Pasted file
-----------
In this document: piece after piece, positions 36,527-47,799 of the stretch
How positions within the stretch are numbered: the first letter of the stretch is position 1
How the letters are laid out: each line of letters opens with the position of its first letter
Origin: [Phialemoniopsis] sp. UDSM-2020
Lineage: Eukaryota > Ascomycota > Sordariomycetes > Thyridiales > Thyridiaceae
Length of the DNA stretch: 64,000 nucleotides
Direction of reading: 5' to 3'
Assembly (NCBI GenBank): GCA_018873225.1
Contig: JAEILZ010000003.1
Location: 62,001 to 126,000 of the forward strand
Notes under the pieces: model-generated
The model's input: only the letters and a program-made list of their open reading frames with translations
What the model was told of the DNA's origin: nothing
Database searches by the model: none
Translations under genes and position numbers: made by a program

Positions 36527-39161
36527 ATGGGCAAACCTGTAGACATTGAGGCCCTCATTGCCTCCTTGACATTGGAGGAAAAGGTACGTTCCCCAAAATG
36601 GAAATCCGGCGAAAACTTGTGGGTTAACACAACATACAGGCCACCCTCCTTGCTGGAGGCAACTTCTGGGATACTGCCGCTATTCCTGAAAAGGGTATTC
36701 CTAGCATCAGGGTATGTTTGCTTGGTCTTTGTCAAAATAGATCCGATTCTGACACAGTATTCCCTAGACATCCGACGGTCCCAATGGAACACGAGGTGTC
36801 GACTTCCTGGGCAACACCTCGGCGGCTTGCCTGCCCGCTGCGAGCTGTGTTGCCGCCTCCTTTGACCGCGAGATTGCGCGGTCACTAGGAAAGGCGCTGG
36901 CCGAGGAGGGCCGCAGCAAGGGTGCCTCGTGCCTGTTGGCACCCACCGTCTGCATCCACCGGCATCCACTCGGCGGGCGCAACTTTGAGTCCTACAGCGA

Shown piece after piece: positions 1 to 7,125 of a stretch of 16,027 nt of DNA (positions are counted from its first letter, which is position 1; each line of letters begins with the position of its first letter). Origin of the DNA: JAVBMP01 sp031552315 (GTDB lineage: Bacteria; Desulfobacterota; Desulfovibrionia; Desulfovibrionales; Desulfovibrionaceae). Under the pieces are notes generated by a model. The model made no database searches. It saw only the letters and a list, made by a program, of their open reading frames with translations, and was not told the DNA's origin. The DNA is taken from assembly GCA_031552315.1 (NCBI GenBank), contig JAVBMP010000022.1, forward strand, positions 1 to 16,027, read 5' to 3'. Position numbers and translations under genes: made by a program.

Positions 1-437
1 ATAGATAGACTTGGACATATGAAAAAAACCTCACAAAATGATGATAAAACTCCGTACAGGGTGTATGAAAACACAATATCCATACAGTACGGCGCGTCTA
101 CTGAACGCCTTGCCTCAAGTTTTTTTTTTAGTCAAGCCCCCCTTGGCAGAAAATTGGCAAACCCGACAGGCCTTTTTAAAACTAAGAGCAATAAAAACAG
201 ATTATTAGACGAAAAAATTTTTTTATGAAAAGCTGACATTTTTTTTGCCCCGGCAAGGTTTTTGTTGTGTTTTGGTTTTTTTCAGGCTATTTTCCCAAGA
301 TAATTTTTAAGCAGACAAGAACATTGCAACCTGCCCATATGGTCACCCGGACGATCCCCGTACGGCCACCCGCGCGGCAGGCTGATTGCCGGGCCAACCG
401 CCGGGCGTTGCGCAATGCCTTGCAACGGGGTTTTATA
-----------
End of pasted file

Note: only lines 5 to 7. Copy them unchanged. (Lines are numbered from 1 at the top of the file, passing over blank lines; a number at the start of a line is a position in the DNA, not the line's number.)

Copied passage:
Lineage: Eukaryota > Ascomycota > Sordariomycetes > Thyridiales > Thyridiaceae
Length of the DNA stretch: 64,000 nucleotides
Direction of reading: 5' to 3'